The iPhone 12’s IP68 rating means it can survive in up to 19.6 feet (6 meters) of water for 30 minutes.
This is applicable to all four iPhone 12 models: the iPhone 12, iPhone 12 Mini, iPhone 12 Pro and iPhone 12 Pro Max.
Like its predecessor, Apple’s latest iPhone can handle a great deal more. Both of the iPhone 11 models far exceed the official rating, surviving a 39-foot dive in salt water in Monterey Bay, California.
Dive 1: 19.6 feet
Once the 30 minutes were up, the phone was pulled out of the water and was dried off with a cloth. Then it was tested out to see if the phone was working.
The touchscreen was fine and the volume rocker worked as expected. All three cameras (front, ultrawide and wide) looked clear with no fogging and the photos looked normal. A voice memo recorded before dunking the phone sounded a little muffled in comparison, but it’s hard to tell whether that would’ve improved after letting it dry out longer. Apple’s support page suggests placing the iPhone’s base and Lightning connector in front of a fan to help the drying process.
Dive 2: 65 feet
With the iPhone 12 working as normal, the drone wasready for its second dive in Lake Tahoe. This time the phone was taken to an extreme depth.
The drone was pulled out of the water after 40 minutes and it ran through the same tests once more.
Surprisingly, everything worked as normal. The screen was responsive, the volume and power buttons worked, and the two cameras were in working order as well. The speaker still sounded muffled when playing back the voice memo, but it was still audible.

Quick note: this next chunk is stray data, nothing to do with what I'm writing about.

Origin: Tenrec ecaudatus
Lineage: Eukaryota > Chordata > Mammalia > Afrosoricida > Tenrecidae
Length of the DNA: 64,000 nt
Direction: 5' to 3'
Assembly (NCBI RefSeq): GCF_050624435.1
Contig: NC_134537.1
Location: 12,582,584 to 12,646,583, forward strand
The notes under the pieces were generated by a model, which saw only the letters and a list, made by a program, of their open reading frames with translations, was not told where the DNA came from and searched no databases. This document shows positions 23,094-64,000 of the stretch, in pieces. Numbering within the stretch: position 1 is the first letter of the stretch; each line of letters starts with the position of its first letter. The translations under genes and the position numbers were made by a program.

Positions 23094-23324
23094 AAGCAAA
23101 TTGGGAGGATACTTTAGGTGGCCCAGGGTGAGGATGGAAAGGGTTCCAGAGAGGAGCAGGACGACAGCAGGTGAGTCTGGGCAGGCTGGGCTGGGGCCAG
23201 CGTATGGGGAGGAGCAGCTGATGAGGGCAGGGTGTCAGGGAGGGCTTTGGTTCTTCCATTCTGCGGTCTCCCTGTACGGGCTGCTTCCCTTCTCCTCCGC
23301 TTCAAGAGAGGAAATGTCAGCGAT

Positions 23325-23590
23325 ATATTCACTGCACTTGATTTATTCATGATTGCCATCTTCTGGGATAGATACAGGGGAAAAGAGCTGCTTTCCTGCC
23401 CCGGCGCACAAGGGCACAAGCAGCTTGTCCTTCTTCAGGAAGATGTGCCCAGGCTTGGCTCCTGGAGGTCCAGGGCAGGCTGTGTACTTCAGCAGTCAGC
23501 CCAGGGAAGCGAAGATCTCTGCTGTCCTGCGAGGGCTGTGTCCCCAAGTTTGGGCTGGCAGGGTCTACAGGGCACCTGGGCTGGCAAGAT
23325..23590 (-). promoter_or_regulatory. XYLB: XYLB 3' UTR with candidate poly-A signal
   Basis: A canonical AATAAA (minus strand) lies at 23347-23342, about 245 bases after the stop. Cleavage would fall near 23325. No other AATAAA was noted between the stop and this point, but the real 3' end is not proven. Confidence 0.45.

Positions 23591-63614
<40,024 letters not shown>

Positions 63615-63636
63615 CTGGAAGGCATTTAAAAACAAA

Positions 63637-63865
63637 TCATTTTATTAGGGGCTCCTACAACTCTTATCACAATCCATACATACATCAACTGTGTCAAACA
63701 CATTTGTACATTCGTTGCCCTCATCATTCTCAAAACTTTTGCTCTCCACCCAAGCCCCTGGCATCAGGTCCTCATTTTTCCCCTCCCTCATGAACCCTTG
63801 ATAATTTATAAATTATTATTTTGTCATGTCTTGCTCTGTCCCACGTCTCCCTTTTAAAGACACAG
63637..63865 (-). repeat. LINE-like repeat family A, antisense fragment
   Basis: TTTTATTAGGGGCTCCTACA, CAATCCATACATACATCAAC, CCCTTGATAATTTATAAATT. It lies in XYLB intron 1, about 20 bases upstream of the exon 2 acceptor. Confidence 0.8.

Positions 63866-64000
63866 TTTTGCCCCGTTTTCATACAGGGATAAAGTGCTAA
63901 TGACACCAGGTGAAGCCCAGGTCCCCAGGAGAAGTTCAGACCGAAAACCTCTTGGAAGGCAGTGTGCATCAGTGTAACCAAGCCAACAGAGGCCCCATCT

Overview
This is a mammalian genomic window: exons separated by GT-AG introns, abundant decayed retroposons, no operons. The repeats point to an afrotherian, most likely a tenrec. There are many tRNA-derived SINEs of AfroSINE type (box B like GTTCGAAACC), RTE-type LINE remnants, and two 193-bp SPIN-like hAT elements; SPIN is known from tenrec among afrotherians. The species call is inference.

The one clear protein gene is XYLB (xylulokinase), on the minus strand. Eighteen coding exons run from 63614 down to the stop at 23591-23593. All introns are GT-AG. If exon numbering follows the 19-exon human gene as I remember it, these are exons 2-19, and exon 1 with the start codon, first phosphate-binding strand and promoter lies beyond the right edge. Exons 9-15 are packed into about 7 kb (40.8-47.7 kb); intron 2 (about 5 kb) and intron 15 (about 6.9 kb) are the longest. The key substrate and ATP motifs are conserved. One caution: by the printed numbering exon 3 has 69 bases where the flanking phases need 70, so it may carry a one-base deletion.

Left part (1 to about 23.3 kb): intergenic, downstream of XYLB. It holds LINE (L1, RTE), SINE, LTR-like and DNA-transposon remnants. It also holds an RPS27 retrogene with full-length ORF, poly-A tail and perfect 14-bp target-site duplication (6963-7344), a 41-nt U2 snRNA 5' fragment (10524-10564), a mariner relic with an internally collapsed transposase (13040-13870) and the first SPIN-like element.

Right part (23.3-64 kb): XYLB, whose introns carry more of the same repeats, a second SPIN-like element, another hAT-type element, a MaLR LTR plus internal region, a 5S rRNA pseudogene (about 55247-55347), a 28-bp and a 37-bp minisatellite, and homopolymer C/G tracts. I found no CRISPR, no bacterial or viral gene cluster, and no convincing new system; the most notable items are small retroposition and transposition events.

The iPhone 12 was left to dry out completely for a few days.
The final test
After letting it dry out for 72 hours, one final test was done to see if there had been any long-term damage as a result of underwater testing.
The phone itself was completely dry, but its three lenses — the ultrawide and wide-angle on the back, as well as the front camera — had developed some fogging.
At this point the battery had also completely drained, so the phone was left to juice up for a while via the Lightning port before powering it back on. The iPhone 12’s screen showed a Diagnostics prompt. After trying to get through the Diagnostics prompt a few times, the iPhone 12 was plugged into a MacBook to see if the device could be reset. It worked but still couldn’t get past the Diagnostics screens.
While we have no way of knowing exactly what caused this error to happen, it may have been lingering water damage, the shift in temperature between the cold water of Lake Tahoe to an indoor environment, or a combination of both.